In the three most critical areas – conflict of interest, respect in the workplace and confidentiality – Ms. Byres says she has seen employees who are in “clear breaches” of policies who are “stunned” when told that what they are doing is unethical, harmful to their companies or even illegal.
For example, some workers end up leaving companies with copies of client lists and proprietary material, she says. “We’re living in an electronic world, and maybe people don’t realize that information and ideas belong to their employer.”
Other significant issues include employees bullying colleagues in the workplace by keeping them out of the loop of information, as well as invading co-workers’ privacy, through actions as seemingly innocent as snapping their photos at the company holiday party and posting the images on Facebook.
Avoiding or preventing ethical problems through well-defined codes is much less troublesome and costly than suing staff for damages or cleaning up harm to the company’s reputation after the fact, she notes. It’s important to assign someone to consider ethical complaints, she says, suggesting that in case a matter involves the boss, that person should be a third party, such as an in-house lawyer or a designated “compliance officer” outside the company.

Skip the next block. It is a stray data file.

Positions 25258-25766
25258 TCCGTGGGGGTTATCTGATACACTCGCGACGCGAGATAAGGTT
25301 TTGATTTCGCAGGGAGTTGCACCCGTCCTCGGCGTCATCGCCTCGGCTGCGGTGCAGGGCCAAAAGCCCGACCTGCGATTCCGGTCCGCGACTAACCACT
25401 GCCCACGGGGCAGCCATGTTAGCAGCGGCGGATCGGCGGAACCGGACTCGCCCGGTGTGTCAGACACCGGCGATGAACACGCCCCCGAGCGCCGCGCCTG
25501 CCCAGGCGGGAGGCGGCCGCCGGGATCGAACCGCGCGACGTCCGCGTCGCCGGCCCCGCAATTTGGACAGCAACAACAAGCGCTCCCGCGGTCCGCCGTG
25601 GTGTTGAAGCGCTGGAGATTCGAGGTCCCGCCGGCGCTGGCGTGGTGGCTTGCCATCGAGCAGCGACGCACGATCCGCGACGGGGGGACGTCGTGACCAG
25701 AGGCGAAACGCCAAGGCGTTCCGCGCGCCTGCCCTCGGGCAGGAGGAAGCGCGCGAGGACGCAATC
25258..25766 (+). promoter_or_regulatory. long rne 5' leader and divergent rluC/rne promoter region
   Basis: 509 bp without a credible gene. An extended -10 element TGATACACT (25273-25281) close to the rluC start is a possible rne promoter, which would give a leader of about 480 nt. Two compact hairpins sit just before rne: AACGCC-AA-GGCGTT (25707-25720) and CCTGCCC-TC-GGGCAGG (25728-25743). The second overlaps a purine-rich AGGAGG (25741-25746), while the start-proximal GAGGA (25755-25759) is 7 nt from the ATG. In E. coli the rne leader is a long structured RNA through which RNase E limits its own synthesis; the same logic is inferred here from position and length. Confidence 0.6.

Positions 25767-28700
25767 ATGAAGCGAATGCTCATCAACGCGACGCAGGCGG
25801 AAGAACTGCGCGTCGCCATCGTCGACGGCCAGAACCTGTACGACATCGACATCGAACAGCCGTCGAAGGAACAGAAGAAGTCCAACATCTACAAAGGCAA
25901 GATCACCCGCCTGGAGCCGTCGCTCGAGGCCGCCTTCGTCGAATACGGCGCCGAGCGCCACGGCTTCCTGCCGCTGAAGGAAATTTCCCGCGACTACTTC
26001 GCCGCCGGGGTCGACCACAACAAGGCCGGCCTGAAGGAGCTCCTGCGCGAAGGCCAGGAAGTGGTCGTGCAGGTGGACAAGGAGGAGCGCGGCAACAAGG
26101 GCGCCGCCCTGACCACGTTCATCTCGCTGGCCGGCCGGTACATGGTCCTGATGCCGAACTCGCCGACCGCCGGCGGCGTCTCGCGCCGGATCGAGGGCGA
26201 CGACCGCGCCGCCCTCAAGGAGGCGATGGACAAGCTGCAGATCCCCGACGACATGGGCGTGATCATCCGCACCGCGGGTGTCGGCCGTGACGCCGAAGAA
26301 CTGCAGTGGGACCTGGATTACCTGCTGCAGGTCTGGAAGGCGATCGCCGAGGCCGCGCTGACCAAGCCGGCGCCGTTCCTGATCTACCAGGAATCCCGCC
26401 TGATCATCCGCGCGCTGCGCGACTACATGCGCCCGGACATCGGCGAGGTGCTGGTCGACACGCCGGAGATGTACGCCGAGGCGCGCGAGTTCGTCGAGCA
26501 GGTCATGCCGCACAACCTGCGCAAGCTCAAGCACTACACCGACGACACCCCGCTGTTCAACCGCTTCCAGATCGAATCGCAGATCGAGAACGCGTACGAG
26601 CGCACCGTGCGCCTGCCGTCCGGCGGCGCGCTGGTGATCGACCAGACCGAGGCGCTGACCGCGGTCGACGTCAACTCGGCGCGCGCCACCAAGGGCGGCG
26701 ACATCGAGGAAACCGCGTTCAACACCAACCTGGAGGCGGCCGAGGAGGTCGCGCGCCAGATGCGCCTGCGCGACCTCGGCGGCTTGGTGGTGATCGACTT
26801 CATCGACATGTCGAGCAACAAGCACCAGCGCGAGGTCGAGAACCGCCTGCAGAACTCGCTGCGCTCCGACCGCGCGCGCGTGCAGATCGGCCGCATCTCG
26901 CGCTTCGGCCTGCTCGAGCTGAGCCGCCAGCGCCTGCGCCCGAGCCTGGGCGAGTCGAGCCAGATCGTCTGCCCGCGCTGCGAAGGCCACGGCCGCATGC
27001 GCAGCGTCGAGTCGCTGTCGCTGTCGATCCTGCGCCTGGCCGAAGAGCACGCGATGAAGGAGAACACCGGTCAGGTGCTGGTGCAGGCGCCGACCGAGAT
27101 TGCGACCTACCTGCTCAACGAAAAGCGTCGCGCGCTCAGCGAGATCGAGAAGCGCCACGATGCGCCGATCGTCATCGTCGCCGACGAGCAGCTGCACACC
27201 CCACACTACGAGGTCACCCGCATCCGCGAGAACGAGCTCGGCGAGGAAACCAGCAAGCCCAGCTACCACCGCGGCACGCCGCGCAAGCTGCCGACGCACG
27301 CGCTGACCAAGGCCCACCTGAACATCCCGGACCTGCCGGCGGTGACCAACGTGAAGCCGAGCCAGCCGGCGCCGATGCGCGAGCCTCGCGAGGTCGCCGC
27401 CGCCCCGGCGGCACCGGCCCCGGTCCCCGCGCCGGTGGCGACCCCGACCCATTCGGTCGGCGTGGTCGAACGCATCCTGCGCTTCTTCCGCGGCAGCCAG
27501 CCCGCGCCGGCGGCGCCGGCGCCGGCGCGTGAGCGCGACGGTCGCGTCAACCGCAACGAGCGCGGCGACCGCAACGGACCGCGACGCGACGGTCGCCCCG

Jeffrey Gandz, a professor of strategic leadership at the University of Western Ontario’s Richard Ivey School of Business, says that as small businesses grow, the owners usually relate better to those employees who were with them at the start. But they must have confidence in their entire staff and be able to devolve responsibility. It can help to establish ethical principles at a high level, although these are often broad prescriptions and should instead tell workers what to do in specific circumstances.
Many such policies also tend to be reactive, he adds, coming into play once a problem has occurred.
Many small businesses prefer to deal with ethical matters ad hoc because it can be intimidating to delve into them, says Mr. Jamani. “There’s a lot of questions you have to answer that you may not want to have to deal with. There’s a fear factor.”
His 14-page employee handbook began with a “people strategy” and a template from Ms. Salopek’s firm, which was then customized to read like a narrative rather than a rule book. “There’s no musts; we talk about who we are and why we do what we do,” Mr. Jamani explains. “It’s a little more friendly, a little more warm.”
He hopes his staff will consult the handbook before asking him questions, which will be a time-saver, and it will guide him in his dealings with employees, such as at performance-review time.
The document will also be updated annually, as new ethical concerns and strategies arise, Mr. Jamani adds. “It’s living and breathing.”
What they cover
The new staff handbook developed by Calgary Lighting Products offers a range of information about the ethical underpinnings of the business and what’s expected of those who work there, including:
- Company vision, values, goals
- How we treat one another
- Rules of conduct
- Social responsibility mandate